Attention fellow Field Herpers!
Enjoy hitting the field and finding reptiles and amphibians? Enjoy collecting data and GPS coordinates of the animals you find? Wondering how your field herping can actually help protect herps and habitat?
The Herpetological Education and Research Project is an online database where you can enter your field data (privately and secure, of course) and keep your own personal “Life List”. At times, your information may be requested (at your approval) by biologists and other members of the scientific community that are conducting studies on reptiles and amphibians.
Your data and experiences can contribute heavily to herpetology and conservation as a whole.
Check it out at naherp.com
For those of you that field herp.
AKA, Why It’s Fucking Important to Make Sure Your BP is Getting Enough Water in Its System.
This post is going to be addressing Ball Pythons specifically but a lot of this information is applicable to any snake.
Female with textbook patchy shed. The skin on her belly has come off as it is subjected to the most wear and tear however the rest of the skin is still stuck. Notice the “tightness” of the skin around her neck and the overall dried out appearance, this is a BP that is not receiving enough water! (Image credit)
Problems with shedding are probably some of the most commonly encountered issues for keepers of all snakes across the board and although there is a spectrum of reasons that can cause a snake to produce dry patchy sheds, more often than not the issue lays in an inability for the animal to get enough water into its system. Water is a key component to the shedding process because when your BP is in deep blue/opaque, it is producing fluid between the old and new skin. This fluid will ultimately aid in the skins removal and when there is not enough water to produce it, this results in flaky, dry, and generally patchy sheds. This is the main reason why whenever I am personally asked about bad sheds, my immediate reaction is to suggest bumping ambient humidity and doing weekly soaks which will help ensure that your BP is receiving enough water.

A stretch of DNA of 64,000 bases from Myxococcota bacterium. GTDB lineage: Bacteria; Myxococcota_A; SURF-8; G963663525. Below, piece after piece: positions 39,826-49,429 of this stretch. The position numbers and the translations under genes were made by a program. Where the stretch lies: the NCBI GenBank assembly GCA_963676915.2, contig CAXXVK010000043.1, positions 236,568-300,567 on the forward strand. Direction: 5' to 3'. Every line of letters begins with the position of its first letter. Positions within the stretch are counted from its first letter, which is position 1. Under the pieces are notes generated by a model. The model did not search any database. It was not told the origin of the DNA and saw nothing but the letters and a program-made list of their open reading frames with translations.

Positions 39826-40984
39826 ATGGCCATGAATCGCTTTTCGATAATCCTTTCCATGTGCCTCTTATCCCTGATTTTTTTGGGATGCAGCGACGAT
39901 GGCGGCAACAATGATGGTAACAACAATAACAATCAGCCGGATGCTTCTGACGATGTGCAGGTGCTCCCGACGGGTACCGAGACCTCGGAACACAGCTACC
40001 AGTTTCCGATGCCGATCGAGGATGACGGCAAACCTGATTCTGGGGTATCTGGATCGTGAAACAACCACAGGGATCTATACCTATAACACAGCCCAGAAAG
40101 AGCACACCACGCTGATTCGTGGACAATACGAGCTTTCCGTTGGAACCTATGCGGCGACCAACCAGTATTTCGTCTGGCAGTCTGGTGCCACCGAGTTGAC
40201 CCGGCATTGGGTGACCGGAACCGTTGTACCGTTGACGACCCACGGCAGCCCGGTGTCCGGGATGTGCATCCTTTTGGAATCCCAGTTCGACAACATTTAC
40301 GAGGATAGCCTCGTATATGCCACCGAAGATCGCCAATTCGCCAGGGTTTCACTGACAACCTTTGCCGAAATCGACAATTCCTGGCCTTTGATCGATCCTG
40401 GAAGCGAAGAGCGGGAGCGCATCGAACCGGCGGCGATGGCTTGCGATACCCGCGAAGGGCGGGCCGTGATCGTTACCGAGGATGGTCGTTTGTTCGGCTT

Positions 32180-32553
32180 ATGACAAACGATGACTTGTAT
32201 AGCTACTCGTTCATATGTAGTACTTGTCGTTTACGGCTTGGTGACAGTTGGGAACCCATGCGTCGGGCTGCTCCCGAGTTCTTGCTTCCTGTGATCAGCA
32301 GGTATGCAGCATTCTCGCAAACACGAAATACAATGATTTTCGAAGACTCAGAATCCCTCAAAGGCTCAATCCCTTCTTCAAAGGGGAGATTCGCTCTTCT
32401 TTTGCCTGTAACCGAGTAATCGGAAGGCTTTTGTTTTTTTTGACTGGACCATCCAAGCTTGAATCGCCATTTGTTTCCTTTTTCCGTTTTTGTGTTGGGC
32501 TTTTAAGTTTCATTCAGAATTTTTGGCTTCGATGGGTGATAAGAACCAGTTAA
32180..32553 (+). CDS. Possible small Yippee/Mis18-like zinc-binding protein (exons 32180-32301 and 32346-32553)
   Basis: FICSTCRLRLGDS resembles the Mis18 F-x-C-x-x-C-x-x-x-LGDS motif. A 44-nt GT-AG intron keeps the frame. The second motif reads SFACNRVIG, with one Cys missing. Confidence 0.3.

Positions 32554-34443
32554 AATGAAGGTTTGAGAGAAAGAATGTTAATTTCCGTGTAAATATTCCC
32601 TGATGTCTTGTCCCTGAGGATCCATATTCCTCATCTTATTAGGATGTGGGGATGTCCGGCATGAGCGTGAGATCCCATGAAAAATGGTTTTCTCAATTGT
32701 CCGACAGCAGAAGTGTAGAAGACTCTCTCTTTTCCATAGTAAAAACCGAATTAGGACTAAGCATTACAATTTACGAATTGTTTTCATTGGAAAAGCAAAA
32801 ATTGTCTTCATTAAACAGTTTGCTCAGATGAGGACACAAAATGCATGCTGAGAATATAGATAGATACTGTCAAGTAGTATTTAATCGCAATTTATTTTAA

This animal is exhibiting a “tight” skin, which you can identify by the ridges of skin throughout the body. This is another sign that a BP is not receiving enough water to keep itself hydrated.
Dehydrated BPs that produce dry sheds like this are nothing but bad news and can lead to a host of other problems when the issue is not addressed. Retained spectacles (or eye caps) can potentially cause blindness, eye infections, or tearing of the skin that connects the spectacle to the rest of the scales when not properly removed. Unshed skin interferes with absorption of heat/liquid and can even cut of circulation to other areas of the body such as the tail. Not to mention that it’s just generally uncomfortable for the snake.
Dented or wrinkled spectacles are a common sign of poor hydration as there is an insufficient amount of fluid to allow the caps to retain their proper shape. (Image credit)
Necrotic tail tip as a result from retained shed, the dead flesh will need to be surgically removed by a vet. (Image credit)
When your BP goes into shed, you don’t want them to look too uncomfortable. Pinkness of the skin, namely the belly, and some bloating/puffiness in the face with some wrinkling throughout the body are all acceptable appearances that mean they are getting enough water to produce the fluid to help them shed smoothly.
Both of these BPs are at different stages in their shedding process. The male Lesser had reached his “peak” in the blue/opaque process, this is when the fluid is most visible to our eyes and results in a the hazy appearance, and is due to have another week before he sheds the old skin. The female Spider is past her peak and to the inexperienced eye, appears to have already shed off her skin, but upon examination of her eye cap, it’s clear she has not.
The eye is still vaguely milky and slight haziness is visible around the edges of each scale.
Male’s eye is also very hazy. Also note the pinkness of his lighter scales, which is perfectly normal as well.